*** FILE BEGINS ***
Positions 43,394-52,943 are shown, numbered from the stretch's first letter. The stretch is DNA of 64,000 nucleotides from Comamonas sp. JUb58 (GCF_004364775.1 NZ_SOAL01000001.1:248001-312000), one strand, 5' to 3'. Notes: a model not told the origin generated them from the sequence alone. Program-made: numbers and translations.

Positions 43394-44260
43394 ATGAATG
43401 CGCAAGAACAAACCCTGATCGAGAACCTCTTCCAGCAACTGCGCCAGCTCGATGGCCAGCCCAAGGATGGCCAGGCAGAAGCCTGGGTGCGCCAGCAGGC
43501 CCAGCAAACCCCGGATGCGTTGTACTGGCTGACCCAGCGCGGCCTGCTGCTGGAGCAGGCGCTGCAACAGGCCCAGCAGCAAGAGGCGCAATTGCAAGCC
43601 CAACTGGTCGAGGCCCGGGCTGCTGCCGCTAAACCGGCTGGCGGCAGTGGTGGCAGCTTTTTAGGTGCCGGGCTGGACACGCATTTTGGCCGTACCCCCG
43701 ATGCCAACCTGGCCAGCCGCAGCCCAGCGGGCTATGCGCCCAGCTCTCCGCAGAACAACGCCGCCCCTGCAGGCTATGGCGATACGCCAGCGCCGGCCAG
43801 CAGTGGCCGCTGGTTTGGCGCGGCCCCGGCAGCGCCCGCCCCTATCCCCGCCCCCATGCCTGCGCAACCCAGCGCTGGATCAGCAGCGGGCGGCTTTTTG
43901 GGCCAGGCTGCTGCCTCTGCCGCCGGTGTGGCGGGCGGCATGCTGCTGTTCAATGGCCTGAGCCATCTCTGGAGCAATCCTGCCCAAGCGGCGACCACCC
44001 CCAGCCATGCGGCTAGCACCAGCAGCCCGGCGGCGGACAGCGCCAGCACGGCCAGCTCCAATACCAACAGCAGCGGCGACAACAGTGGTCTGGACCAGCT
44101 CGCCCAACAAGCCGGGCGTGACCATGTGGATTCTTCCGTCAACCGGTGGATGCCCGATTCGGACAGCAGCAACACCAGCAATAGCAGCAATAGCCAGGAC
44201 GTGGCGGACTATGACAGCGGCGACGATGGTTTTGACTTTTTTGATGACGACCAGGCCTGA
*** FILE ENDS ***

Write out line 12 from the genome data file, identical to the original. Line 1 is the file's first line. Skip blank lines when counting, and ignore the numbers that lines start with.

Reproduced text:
44201 GTGGCGGACTATGACAGCGGCGACGATGGTTTTGACTTTTTTGATGACGACCAGGCCTGA